There are many different ways to do DNS spoofing:
Compromise a DNS server
This one is as simple as it sounds. If the attacker controls a DNS server that is in the resolution chain that the victim is using, then the attacker can control which IP addresses domains resolve to.
The initial compromise would be via any normal method that an attacker would use to compromise a server - password guessing, weak SSH keys, reused credentials, vulnerabilities, leaked details, etc. Once they have control they can do what they like, including in regards to DNS responses.
Mount a DNS cache poisoning attack (such as the Kaminsky attack
against a vulnerable server)
If the attacker can send enough responses to the server to cover the 16 bit query ID address space, they can make their victim's DNS server cache one of these rogue responses. Now, whenever the victim's machine queries the hostname, it will resolve to one of the attacker's choosing, rather than the real domain name. This is usually mitigated by using random source ports to increase the entropy pool.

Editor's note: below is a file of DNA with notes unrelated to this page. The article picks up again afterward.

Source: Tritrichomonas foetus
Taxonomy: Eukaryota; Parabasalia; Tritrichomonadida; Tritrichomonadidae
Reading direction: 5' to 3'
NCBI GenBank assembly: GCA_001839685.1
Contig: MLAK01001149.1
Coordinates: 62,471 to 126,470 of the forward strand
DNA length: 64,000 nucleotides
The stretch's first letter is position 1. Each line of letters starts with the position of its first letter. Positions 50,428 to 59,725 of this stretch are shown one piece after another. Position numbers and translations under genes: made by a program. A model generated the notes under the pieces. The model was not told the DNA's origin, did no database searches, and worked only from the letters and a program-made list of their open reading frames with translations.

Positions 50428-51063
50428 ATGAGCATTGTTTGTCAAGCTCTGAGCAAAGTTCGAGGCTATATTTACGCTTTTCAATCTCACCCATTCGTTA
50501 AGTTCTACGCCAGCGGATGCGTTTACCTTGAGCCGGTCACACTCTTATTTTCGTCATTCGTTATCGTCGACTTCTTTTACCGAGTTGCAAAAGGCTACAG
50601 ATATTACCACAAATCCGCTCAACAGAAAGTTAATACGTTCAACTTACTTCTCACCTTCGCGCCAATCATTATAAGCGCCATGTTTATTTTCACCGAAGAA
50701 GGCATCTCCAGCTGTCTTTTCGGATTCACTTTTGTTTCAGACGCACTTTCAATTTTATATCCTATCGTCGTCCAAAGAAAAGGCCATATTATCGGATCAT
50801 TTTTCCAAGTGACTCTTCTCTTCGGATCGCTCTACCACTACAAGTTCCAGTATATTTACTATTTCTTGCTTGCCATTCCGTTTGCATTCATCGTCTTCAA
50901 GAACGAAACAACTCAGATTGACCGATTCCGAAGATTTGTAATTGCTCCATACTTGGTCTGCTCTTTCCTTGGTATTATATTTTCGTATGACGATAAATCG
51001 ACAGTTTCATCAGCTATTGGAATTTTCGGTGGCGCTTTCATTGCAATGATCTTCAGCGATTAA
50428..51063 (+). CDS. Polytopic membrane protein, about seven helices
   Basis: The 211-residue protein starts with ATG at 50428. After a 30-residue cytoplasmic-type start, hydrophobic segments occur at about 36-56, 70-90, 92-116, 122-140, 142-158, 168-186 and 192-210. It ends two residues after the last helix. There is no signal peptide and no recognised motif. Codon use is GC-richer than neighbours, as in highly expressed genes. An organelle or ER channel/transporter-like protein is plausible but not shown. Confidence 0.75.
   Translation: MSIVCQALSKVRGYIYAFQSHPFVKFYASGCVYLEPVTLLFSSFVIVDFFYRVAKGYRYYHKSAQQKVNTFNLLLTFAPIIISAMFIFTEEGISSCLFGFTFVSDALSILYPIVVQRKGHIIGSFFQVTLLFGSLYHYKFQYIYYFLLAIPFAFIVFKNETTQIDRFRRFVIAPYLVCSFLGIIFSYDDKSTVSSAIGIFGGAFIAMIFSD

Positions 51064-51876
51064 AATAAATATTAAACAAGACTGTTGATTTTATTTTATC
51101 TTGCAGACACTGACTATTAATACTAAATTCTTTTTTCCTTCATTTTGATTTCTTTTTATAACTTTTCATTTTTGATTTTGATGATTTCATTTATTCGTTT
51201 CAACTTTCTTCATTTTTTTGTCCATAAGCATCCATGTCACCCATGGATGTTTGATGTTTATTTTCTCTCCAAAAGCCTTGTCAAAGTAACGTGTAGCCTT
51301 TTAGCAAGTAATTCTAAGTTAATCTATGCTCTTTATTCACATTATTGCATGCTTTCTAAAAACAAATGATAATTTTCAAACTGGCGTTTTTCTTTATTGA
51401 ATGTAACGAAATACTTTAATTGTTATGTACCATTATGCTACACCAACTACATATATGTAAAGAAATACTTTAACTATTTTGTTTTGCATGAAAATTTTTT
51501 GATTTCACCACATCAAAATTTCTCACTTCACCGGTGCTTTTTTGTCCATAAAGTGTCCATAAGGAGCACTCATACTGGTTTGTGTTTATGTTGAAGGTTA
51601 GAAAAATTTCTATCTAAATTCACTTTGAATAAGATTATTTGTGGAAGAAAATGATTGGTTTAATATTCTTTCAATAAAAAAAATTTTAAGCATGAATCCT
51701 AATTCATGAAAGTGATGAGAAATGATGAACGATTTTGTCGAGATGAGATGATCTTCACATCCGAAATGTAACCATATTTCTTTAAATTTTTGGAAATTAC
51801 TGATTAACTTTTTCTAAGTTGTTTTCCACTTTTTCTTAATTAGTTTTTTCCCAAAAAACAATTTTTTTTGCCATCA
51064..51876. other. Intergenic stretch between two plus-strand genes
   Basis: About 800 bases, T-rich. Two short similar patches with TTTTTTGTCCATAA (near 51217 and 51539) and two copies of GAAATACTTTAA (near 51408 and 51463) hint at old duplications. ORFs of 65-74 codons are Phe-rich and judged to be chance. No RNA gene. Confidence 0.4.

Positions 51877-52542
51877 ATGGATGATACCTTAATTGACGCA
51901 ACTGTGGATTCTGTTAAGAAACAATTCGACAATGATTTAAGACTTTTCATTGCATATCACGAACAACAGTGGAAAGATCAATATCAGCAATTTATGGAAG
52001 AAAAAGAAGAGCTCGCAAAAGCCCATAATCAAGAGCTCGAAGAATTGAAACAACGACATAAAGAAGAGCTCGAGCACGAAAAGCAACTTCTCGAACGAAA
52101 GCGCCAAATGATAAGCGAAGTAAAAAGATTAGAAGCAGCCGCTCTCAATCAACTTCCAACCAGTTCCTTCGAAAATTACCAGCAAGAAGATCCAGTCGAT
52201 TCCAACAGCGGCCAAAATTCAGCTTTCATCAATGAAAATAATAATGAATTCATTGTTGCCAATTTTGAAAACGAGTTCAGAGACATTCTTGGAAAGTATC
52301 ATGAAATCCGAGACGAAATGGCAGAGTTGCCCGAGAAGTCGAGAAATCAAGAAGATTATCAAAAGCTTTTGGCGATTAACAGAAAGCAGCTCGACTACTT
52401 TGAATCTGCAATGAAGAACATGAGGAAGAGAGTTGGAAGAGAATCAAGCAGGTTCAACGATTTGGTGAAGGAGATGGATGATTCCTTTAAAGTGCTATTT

Mount a man-in-the-middle attack (if you can get access to the
Again, as simple as it sounds. If you can intercept DNS response, then you can alter the IPs in the data stream.
Guess a sequence number (maybe making many requests)
This is essentially the Kaminsky attack, although you could execute it directly against the victim rather than the victim's DNS resolver.
Be a false base station and lie about the DNS server to use, and
probably many more.
True. At the end of the day DNS is a network service, just like any other. Its unauthenticated and unencrypted nature means that it's game for eavesdropping and MitM attacks.
Other attack vectors could include dropping a hosts file on the victim's machine as a very easy way to redirect their traffic to a specific domain. A similar one is the badusb attack where the USB device acts as a network card, and provides rogue DNS settings to the victim's machine directly.